The preferred shares most vulnerable to rising rates are known as perpetuals. The name comes from the fact that these shares pay a quarterly dividend indefinitely – there's no firm date for redemption or for resetting the dividend to reflect changing interest rates. In a sense, that's a plus for income-seekers because some perpetuals offer dividend yields in the 5 per cent range in some cases. Interest rates will have to rise quite sharply to get you that much in a guaranteed investment certificate.

Here's the problem with perpetuals. They could fall sharply in price if interest rates jump. In fact, Ms. Quinn did an analysis showing the price of a perpetual preferred share that yielded 5 per cent when first issued would fall 16.7 per cent if long-term government bond yields rose by a full percentage point.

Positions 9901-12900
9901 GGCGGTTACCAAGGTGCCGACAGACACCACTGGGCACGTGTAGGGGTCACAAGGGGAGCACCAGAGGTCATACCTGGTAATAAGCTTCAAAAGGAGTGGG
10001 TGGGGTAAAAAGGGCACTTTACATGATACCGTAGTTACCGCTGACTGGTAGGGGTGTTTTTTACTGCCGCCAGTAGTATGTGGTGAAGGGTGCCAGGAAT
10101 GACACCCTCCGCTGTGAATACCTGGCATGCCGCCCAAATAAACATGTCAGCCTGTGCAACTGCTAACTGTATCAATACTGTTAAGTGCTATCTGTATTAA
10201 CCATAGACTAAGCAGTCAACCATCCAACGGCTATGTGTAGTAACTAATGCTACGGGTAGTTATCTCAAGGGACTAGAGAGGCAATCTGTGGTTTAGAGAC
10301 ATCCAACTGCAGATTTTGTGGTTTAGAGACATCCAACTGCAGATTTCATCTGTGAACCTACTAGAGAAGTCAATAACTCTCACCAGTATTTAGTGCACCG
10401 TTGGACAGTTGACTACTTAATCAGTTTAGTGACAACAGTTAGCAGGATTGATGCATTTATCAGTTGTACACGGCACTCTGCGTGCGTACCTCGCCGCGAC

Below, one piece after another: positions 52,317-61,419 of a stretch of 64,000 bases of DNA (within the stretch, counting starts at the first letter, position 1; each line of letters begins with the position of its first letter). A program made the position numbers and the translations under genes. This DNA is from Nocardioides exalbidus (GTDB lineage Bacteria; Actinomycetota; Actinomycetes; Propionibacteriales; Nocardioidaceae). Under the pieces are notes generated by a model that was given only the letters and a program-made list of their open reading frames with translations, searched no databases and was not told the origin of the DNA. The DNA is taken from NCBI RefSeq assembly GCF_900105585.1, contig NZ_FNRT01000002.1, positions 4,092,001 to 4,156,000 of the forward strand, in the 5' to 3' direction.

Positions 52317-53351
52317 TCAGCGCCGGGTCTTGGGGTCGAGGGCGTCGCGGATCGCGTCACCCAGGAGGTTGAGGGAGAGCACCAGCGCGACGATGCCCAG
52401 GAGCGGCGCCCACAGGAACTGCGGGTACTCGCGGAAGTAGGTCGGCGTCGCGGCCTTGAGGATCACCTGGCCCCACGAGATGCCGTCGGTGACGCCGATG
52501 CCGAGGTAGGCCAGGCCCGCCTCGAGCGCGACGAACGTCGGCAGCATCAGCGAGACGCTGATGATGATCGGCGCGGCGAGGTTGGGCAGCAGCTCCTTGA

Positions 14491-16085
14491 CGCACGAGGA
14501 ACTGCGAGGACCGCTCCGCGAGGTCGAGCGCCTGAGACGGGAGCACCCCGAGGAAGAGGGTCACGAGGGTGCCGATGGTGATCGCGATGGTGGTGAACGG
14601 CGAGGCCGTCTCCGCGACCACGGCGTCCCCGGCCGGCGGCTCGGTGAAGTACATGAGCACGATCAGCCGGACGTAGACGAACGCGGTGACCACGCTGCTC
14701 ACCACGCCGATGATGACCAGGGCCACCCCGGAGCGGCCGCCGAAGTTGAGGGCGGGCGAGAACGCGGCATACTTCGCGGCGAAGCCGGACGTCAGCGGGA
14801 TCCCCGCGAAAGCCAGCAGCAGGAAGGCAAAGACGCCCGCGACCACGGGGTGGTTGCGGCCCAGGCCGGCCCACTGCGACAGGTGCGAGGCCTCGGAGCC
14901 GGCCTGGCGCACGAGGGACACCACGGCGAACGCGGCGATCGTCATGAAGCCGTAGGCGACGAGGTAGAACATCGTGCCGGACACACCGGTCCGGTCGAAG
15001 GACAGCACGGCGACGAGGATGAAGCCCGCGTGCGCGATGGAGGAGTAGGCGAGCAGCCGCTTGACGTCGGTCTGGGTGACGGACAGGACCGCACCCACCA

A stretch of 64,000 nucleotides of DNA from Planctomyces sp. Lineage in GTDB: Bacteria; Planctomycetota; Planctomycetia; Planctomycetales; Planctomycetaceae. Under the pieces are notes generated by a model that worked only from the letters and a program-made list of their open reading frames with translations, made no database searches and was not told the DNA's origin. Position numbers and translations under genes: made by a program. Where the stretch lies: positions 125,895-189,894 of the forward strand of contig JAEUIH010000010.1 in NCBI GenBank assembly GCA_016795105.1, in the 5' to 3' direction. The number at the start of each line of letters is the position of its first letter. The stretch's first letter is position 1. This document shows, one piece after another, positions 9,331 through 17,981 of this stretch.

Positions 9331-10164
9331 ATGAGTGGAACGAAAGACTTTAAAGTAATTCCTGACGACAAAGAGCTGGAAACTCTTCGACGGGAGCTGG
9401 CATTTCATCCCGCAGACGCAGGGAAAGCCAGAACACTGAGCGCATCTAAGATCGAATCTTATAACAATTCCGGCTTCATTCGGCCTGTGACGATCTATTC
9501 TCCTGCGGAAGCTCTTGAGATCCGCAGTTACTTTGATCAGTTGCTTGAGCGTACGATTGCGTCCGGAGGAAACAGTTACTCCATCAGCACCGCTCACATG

A decline of that magnitude is unlikely, however. The reason is connected to another factor in determining market prices for perpetuals – the credit spread, or premium these shares offer over the 30-year Canada bond.

The more risk investors see in perpetuals, the higher the credit spread gets. The spread is about 2.60 percentage points right now, a level that could shrink a bit in Ms. Quinn's estimation if we see improved economic growth. If she's right, it implies a rise in perpetual preferred share prices that would offset declines caused by rising rates. Slightly offset, that is. Ms. Quinn said price declines in the 10 per cent range are still quite possible.

Alexandre Cassis, a portfolio manager with Fin-XO Securities in Montreal, suggests investors avoid perpetuals altogether. He's been recommending clients use a portfolio of 10 different preferred shares, seven of them in the rate-reset category and three in the floating rate group.